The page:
This also helps with self-triage. A patient with symptoms logs into the portal to schedule an appointment. The patient can select "e-visit," where he answers questions based on the primary symptom -- maybe it is a urinary tract infection or a cough. The answers are triaged to the appropriate medical team member, then medication is ordered or a diagnostic test is scheduled.
We've seen an increase in patient satisfaction after we opened up the records. There is some anxiety about that among physicians, but I think it will happen because it's the nature of the world we live in.
Q. Are there pitfalls to increasing communication through the patient portal?
A. Some doctors are worried that if they use the portal, patients will be contacting them about everything. Sure, there are some patients out there who when they get their lab results and see a number that is one tick above normal, they will want to know why. But the ability to access that information quickly and co-manage the condition with the patient outweighs any anxieties about patients pestering you every day.
Q. What advice do you have for primary care physicians trying to adapt to EHRs and other technology?
A. It requires a new set of skills. Physicians who are doing well figured out how to bring a laptop or a tablet into the exam room. Physicians can incorporate technology not as an intruder but as a facilitator.
The physicians who struggle the most with the transition are baby boomers. Why? Because they started practicing medicine under a different care model. Millennials are rolling with it because they grew up with technology.
Q. Is there support for physicians to make the adjustment?
A. We trained physicians on how to use technology in the exam room as a positive way to engage patients rather than just adding an extra task. If the physician and patient look at the screen together, you can do a cardio risk calculator in front of the patient. You can tell the patient, "If your cholesterol drops this much, then your risk improvement score will go up." The risk calculator can also be used for smoking cessation. Or you can show them an exercise to do on YouTube. Patients love it when physicians do that.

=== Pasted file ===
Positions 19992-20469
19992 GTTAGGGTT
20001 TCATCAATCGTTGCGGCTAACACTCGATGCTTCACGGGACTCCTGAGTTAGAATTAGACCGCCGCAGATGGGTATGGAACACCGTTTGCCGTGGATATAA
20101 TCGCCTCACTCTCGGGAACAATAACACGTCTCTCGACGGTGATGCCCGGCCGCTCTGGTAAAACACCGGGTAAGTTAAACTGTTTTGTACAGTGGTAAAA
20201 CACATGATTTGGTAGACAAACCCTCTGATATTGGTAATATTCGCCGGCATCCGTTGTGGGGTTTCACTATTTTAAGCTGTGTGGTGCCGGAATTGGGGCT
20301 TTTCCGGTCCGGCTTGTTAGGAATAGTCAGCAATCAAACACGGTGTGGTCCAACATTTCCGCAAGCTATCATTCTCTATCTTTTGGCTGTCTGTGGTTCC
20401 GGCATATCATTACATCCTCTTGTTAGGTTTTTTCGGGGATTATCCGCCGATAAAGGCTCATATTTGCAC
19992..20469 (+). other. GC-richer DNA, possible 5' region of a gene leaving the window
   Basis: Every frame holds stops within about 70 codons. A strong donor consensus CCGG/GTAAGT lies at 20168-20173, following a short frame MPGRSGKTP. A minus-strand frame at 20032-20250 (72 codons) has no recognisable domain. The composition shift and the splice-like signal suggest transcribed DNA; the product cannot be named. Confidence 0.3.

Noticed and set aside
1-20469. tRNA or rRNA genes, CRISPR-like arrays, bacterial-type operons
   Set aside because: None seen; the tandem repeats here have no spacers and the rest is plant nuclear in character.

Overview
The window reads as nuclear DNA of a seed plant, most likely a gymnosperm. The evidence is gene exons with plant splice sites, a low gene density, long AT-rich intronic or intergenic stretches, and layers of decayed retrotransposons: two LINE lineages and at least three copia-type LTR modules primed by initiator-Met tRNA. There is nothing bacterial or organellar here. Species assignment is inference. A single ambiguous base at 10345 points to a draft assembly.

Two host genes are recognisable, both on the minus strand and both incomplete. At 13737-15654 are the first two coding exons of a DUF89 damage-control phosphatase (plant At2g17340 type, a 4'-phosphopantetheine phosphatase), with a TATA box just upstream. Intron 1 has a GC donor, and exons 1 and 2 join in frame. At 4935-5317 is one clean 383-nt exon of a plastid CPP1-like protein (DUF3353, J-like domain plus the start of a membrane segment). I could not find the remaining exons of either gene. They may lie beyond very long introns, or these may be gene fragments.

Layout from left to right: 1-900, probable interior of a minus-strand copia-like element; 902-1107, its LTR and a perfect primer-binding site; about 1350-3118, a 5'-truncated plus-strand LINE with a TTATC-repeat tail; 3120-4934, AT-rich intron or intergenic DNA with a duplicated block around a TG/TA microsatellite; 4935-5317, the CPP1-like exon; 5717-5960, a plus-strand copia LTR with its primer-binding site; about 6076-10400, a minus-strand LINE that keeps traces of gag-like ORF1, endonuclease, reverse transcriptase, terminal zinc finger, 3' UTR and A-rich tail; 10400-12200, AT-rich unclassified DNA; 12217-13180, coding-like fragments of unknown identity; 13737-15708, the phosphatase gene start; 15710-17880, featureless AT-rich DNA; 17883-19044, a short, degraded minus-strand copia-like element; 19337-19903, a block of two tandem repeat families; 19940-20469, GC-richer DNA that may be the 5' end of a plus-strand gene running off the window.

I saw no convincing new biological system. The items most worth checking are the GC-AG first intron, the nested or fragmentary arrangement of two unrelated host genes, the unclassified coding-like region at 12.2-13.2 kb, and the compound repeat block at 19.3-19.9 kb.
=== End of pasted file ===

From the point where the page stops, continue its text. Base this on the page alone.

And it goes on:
If you just throw a computer in the exam room and tell doctor to do more, it won't be effective. I know some physicians hired a scribe and use it well, but you have to respect a patient's privacy.
Q. How can the network's disease management program be replicated in smaller practices?
A. In the area outside the Denver metropolitan area, most primary care practices have fewer than 10 physicians, and often fewer than five. They are also participating with multiple insurers. We created a registry so the practice can identify all of their diabetic patients, and we pay to care for them. To start, we set a goal that all A1c screenings needed to be done at specified date.
Kaiser provided a nurse care coordinator who works in the physician's office. In smaller, rural practices, a nurse coordinator will work with them remotely to build registries. Geisinger (Health System) did it better than us in rural Pennsylvania. They put nurse care coordinators in small, rural physician offices. The nurses created registries of all the diabetic, congestive heart failure and chronic obstructive pulmonary disease (COPD) patients. You don't have to record that many reduced hospital visits to pay for that care coordinator.